Investigations around the state revealed that many nursing homes in Louisiana were not taking adequate precautions to prevent the spread of the coronavirus. 

Reporting shows that the state’s nursing homes are way behind on testing and other preventive measures

A report showed that about one third of all homes around the state had violated guidelines meant to reduce the likelihood that staff and residents would be infected. There are a total of 278 nursing homes in Louisiana that are subject to both state and federal regulations. Most of these violations were related to inadequate testing procedures. 

The state’s head health officer had threatened more severe sanctions for any facilities that still refuse to comply with the guidelines in place, or any changes in testing procedures. He urged immediate action, as public health experts have known since the beginning of the pandemic that areas with large numbers of people in enclosed spaces are the most problematic. Nursing homes meet these criteria, as well as being an area that concentrates elderly and vulnerable people who are most at risk for hospitalization and death. 

Louisiana’s AARP director had also complained about the problem, saying the issue has gotten severe enough that the actions of these facilities in the coming weeks would probably be the difference between life and death for many elderly residents. He added that the state has the ultimate responsibility to regulate these homes as thoroughly as needed to prevent more deaths. 

The state is also beginning an inquiry to determine why these measures were not taken earlier. The CDC guidelines for these facilities had already recommended widespread testing for almost two months before the report was released. Health officials in the state have decided that more serious actions need to be taken, but critics are asking why this process took so long.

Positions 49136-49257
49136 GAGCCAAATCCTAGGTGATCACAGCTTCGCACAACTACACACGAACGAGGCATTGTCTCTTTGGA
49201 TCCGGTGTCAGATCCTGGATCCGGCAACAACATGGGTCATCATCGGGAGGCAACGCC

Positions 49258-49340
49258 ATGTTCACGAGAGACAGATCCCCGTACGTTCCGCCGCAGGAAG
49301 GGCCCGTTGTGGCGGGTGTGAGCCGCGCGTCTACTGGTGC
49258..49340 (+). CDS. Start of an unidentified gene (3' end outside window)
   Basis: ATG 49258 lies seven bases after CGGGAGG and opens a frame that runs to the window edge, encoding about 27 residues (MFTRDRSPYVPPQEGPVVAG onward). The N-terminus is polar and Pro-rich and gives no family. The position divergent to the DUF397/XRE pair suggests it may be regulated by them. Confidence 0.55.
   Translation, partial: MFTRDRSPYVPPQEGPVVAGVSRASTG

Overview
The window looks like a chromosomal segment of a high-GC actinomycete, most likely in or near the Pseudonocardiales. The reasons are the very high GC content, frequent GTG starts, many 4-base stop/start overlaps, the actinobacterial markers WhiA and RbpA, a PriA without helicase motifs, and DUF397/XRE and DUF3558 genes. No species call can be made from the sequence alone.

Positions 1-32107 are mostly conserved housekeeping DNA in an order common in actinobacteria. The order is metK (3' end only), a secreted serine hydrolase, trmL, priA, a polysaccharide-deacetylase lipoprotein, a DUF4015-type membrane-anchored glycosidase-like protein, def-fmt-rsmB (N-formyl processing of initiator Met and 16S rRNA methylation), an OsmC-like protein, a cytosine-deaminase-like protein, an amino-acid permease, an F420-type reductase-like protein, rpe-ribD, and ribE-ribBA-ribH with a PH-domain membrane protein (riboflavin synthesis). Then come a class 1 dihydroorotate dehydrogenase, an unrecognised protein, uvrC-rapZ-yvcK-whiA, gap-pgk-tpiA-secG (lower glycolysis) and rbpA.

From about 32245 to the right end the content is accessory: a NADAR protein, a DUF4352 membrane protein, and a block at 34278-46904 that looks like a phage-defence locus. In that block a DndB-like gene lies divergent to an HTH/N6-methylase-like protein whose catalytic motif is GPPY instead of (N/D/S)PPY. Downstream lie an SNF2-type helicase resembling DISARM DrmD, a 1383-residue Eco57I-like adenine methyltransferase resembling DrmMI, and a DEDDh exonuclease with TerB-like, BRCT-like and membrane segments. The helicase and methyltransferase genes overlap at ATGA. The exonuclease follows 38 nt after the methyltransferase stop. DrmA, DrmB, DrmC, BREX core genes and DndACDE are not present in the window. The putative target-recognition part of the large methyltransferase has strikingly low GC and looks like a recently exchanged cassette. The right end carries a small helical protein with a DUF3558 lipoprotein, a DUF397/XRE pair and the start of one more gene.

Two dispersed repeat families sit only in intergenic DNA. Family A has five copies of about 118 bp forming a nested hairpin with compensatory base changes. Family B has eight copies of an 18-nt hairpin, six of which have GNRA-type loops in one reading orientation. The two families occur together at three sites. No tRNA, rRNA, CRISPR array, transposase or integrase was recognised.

The specifics of the federal guidelines include testing the entire staff and resident population of the home at least once a week. Those who had previously tested negative should be re-tested as needed, but 14 days of no new cases among the negative population should be recorded before retesting can stop. Positive tests will cause this process to start all over again until meeting the criteria of 14 days without a new case.

The government has given facilities until the end of the month to implement these procedures, otherwise they will face more serious sanctions. Local residents who have parents or other family members in nursing homes have already said that they prefer having the peace of mind from knowing that adequate testing is being done. 

Talk with a local attorney about nursing home problems

There are attorneys in Louisiana who focus their practice on assisting clients who have become sick or gotten injured in a nursing home. To learn more about a lawsuit, contact:

Miller, Hampton, and Hilgendorf

3960 Government St., Baton Rouge, LA 70806

225-343-2205

www.mlhlaw.com

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